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China seeks the ultimate high-speed train

By Chris Peterson (China Daily) Updated: 2017-05-25 07:03

News that Chinese scientists are conducting research in the hope of developing a maglev train that would reach speeds of up to 2,000 kilometers per hour as it rockets through an underwater tube made my jaw drop - until I realized that man's constant search for speed isn't that new.

Close to where I live in southeast London lie Sydenham Woods, the last trace of the Great South Wood that covered most of the Home counties around London in medieval times.

Hidden among the undergrowth are the remains of an extraordinary experiment by an enterprising railway engineer and inventor called Thomas Webster Rammell.

In 1864, dissatisfied with the slow, messy and dirty business of early steam trains, he came up with the idea of a pneumatic-powered train that would shoot passengers in an open carriage from A to B via a sealed, relatively air-tight tunnel.

So far, so good. He'd already experimented with a pneumatic railway for the London Pneumatic Despatch Co to convey letters in vacuum-driven wagons.

China seeks the ultimate high-speed train

What doesn't seem to have been taken into account is the effect of such a ride on human passengers.

Consisting of a carriage fitted with a large collar of bristles, the conveyance, with its hapless passengers, was sucked along an airtight tunnel. It operated for a little more than two months, and was believed to be a demonstration line for a more permanent link between Waterloo on the south bank of the River Thames and the government buildings in central London's Whitehall.

Construction was started, but never finished. To this day, locals talk of people with ruptured eardrums and rumors abound of ghosts. The sleepers and part of the tunnel exist to this day.

Thus ended that particular attempt at speeding up transport. Flash forward, if you will, to 1976, when the joint Franco-British supersonic airliner Concorde entered service with British Airways and Air France.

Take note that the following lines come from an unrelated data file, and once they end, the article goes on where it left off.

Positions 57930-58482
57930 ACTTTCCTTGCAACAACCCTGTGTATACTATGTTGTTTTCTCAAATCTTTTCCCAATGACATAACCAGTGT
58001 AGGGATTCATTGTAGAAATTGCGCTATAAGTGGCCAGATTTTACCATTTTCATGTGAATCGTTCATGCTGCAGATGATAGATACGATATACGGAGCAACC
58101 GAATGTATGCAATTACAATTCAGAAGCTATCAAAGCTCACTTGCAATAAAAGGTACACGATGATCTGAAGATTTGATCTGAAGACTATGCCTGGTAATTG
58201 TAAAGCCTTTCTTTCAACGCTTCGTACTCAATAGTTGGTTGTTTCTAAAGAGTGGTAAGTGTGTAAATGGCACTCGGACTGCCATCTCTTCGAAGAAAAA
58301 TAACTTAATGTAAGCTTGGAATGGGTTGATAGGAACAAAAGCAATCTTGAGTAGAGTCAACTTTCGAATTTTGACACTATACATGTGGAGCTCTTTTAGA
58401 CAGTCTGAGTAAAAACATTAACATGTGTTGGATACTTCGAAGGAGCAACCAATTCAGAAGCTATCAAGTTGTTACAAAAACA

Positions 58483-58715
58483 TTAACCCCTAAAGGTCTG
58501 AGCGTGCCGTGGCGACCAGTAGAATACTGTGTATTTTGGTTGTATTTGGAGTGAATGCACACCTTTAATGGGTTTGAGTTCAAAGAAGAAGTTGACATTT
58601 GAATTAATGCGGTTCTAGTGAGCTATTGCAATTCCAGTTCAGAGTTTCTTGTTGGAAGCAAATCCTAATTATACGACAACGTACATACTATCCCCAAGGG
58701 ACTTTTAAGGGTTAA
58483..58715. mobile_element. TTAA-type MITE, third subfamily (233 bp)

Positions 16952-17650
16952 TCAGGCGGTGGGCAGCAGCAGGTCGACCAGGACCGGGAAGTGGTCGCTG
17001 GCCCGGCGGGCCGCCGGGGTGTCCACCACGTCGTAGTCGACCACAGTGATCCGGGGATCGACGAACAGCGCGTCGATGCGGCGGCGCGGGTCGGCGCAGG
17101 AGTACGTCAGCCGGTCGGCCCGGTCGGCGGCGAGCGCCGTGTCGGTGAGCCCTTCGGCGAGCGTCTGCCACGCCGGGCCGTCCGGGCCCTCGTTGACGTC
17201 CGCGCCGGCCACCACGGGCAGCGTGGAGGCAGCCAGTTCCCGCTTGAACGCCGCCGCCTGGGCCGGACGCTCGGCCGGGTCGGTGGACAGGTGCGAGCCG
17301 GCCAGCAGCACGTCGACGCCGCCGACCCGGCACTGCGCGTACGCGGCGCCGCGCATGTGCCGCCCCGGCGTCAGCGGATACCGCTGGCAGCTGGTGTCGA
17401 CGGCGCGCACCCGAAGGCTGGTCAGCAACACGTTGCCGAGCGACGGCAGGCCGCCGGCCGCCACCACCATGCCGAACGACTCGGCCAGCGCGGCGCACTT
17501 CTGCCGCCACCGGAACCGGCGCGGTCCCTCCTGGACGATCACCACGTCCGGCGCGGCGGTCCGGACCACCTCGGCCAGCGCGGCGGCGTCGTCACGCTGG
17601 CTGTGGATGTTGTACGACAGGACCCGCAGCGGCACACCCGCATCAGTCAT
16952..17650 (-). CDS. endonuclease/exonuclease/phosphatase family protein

Capable of more than twice the speed of sound, at Mach 2.04 and flying from London to New York in half the time of a conventional airliner, Concorde was a technological marvel.

I was lucky enough to fly Concorde twice, and watching the curvature of the Earth's surface, combined with the slight kick as it tore through the Mach 2 barrier, was awesome.

But economics and fuel prices, as well as environmental concerns and a fatal crash in Paris in July 2000, meant the delta-winged marvel was withdrawn from service in 2003.

If you wanted speed at ground level then, you had to turn to France, where state-owned SNCF introduced in 1981 the Train a Grand Vitesse, or High-Speed Train, capable of moving at up to 570 km/h.

That network now covers most of France's major cities.

In 2007, China introduced its own high-speed rail system, which is now the most heavily used in the world, with 1.44 billion passengers carried last year. The longest line is 2,298 km, from Guangzhou, Guangdong province, to Beijing.

And, to bring us back to high technology, there is the world's only maglev line, which is in Shanghai and is capable of hitting 431 km/h.

Maglev means trains gliding above a track by means of magnetic repulsion, and power by a linear motor.

Frankly, the idea of a maglev train powering its way through an underwater tube at a theoretical speed of 2,000 km/h seems fantastical to me. But if anyone can do it, then Chinese technological innovation can.

Watch this space.

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